Gerren Taylor has been around the world and back, modeled on countless runways, and posed for renowned fashion magazines. She is tall and slender; her almond-shaped eyes complement her pillowy lips as they sit perfectly on her baby face. While she exudes sensuality, Gerren has an innate innocence about her. She is everything today’s young girls aspire to be when they grow up, the ideal woman. Ironically enough, Gerren Taylor is only 12 years old.
For filmmaker Darryl Roberts, Taylor serves as a different type of muse than what she is used to. In America the Beautiful, Gerren Taylor is the thread that weaves together Roberts’s film, which criticizes our culture’s unhealthy obsession with beauty and our society’s perpetual quest for physical perfection. We follow Taylor throughout her modeling career cut short when she finds herself out of work and labeled “obese” by modeling and advertising agencies alike. At age 14, standing nearly six-feet tall, she only weighed 130 pounds.
Evidently so, models are not the only victims of eating and body image disorders exemplified in America the Beautiful. During the early stages of making his film, Roberts asked 200 women from all walks of life if they felt attractive or possessed a healthy attitude about their bodies. Of those 200, only two said yes. So who’s to blame? Why is it that in the U.S., as many as 10 million females struggle with anorexia and bulimia? America the Beautiful points the finger at media influences, namely the advertising, fashion, and cosmetic industries.
From February 23-27, UCSB is hosting National Eating Disorder Awareness Week (NEDAW). This annual event is tailored to raise awareness about the different kinds of eating disorders and to educate those who are affected. To begin NEDAW week, UCSB invited Darryl Roberts to share his world-renowned film on Saturday, February 21.
In America the Beautiful, Roberts not only tackles the fact that Americans are unhappy with their bodies but scrutinizes why that is. Roberts spent five years making his documentary, interviewing everyone – magazine editors, media execs, celebrities, psychologists, and most crucial of them all, everyday, ordinary women – to figure out the who and the why behind our country’s fixation with being “beautiful.”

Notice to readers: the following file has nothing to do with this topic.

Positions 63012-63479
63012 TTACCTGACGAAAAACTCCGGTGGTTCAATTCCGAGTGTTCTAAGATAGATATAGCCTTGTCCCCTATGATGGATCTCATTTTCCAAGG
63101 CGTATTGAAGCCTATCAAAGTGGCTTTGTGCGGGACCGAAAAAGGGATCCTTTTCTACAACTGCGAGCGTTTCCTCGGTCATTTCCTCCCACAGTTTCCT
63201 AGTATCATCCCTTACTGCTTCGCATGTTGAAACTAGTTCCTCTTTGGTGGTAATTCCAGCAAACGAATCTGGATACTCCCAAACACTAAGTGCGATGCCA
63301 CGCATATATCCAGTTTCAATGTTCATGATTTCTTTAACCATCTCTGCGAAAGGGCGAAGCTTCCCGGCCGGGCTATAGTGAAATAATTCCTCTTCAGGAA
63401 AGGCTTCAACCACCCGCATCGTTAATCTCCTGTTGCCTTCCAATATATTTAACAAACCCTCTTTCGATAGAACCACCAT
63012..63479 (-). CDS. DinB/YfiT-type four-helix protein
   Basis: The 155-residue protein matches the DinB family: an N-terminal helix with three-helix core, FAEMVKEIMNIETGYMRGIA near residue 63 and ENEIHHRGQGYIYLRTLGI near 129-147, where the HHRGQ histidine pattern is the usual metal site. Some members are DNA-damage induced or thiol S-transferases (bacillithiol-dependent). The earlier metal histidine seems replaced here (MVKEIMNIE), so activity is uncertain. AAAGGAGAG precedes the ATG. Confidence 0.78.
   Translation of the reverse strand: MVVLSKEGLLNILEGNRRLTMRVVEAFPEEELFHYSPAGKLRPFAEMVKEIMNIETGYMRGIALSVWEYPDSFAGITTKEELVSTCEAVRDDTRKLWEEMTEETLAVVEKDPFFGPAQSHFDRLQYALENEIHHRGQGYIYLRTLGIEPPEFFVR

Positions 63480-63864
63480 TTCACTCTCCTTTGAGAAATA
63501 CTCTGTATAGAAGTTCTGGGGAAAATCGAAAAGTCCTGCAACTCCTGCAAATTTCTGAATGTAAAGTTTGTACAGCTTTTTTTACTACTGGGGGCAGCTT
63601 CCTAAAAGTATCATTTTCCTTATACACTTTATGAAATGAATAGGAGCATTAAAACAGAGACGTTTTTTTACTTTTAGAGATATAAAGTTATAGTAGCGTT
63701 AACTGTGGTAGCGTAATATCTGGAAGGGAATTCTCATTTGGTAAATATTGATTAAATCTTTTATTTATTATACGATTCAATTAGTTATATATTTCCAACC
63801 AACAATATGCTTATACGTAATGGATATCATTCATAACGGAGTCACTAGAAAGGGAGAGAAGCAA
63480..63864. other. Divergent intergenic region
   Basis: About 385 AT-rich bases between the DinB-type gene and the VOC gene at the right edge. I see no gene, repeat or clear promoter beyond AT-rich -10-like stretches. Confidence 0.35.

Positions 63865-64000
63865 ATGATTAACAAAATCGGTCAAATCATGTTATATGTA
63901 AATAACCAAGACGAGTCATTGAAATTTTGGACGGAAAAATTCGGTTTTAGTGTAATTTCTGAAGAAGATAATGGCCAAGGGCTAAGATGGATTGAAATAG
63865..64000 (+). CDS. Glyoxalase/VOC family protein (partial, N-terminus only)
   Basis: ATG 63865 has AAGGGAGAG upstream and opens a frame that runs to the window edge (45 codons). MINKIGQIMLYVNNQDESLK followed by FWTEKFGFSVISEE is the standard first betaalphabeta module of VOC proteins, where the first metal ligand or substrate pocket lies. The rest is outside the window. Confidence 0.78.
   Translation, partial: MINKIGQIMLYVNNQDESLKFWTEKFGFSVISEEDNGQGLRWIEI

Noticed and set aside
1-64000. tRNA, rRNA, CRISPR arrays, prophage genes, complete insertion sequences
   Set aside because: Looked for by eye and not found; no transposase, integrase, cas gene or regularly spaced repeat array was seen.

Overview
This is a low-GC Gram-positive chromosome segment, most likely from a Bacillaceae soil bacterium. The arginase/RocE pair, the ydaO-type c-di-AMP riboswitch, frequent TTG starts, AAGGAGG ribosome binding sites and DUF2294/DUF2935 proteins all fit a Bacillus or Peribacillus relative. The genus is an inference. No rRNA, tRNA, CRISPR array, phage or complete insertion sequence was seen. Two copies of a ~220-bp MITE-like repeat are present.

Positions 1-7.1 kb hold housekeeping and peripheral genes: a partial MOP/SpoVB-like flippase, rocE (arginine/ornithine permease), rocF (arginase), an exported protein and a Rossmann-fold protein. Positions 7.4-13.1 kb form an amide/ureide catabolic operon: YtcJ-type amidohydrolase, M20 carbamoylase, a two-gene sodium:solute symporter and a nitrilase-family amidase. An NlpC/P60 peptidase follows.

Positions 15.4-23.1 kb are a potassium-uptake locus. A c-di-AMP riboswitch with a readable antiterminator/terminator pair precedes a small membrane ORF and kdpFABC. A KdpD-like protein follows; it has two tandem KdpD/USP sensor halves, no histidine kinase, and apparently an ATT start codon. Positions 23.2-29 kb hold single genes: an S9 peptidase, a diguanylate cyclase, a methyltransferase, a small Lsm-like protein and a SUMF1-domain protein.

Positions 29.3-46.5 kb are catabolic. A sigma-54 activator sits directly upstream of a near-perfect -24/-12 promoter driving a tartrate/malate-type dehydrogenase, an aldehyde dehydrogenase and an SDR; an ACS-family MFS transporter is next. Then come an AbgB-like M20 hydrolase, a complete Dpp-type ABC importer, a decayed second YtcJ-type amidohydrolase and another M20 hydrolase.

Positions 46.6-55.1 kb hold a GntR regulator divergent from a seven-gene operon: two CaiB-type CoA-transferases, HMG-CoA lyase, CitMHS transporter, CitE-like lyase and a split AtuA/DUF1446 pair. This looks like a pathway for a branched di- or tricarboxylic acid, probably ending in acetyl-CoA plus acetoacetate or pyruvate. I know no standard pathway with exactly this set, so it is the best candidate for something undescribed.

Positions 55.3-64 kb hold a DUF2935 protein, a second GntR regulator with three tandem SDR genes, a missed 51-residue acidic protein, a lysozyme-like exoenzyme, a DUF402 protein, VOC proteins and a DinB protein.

At the core of this documentary lies a simple message, according to Roberts. “Everyone living has something unique and beautiful about them,” he explained to me over the phone, just after being caught in a New York blizzard in the midst of a nationwide college tour. “We have to learn to tap into this personal beauty. We have to learn to love ourselves.”
If the answer were that easy though, didn’t he think everyone would choose to “love themselves” if they had the chance? He agreed, but knew it wasn’t a simple task. “We have to help ourselves,” he said. America the Beautiful urges women to take a look at themselves, find something beautiful, and embrace it.
The only diet this film suggests is a media diet. “It’s like a regular diet. You stop eating KFC, you start eating a salad. You start eating a salad, you think, ‘Well, maybe I should work out,'” said Roberts. “By lessening the intake of pop culture and media, we can start healing. Eventually, it should trickle into other areas of our lives. As opposed to being bombarded with what the industries want us to think, we can begin to think for ourselves.”
Although advertisers (who Roberts notes as being the main culprit of our skewed perspectives) should have social responsibility, it all boils down to money for them. “We’re not going to put someone ugly on the cover. It’s not going to sell,” explains a magazine editor in the film. So Roberts explained, “We have to have personal responsibility. We have to reclaim it.”
America the Beautiful is smart, funny, and eye-opening, and Santa Barbara students could learn a lot from Roberts’s film. Recent studies conducted by UCSB’s Health Education Department show that among its students, students with eating disorders have increased from 18.5 percent in 1995 to 21.3 percent in 2002 and 30 percent in 2008. This means that at least one in four UCSB students is battling this problem.
America the Beautiful has already captured the attention of everyone, including CNN, The Today Show, and Roger Ebert, who proclaimed, “This is a film that deserves to be seen.” So do yourself a favor and do not miss the screening and a chance to meet Darryl Roberts at UCSB. Roberts will also hold a Q&A after the film to answer any questions the audience may have.
Darryl Roberts’s documentary America the Beautiful will screen on Saturday, February 21 at 2 p.m., at Isla Vista Theater as part of UCSB’s National Eating Disorder Awareness Week. For more on the film, see AmericaTheBeautifuldoc.com.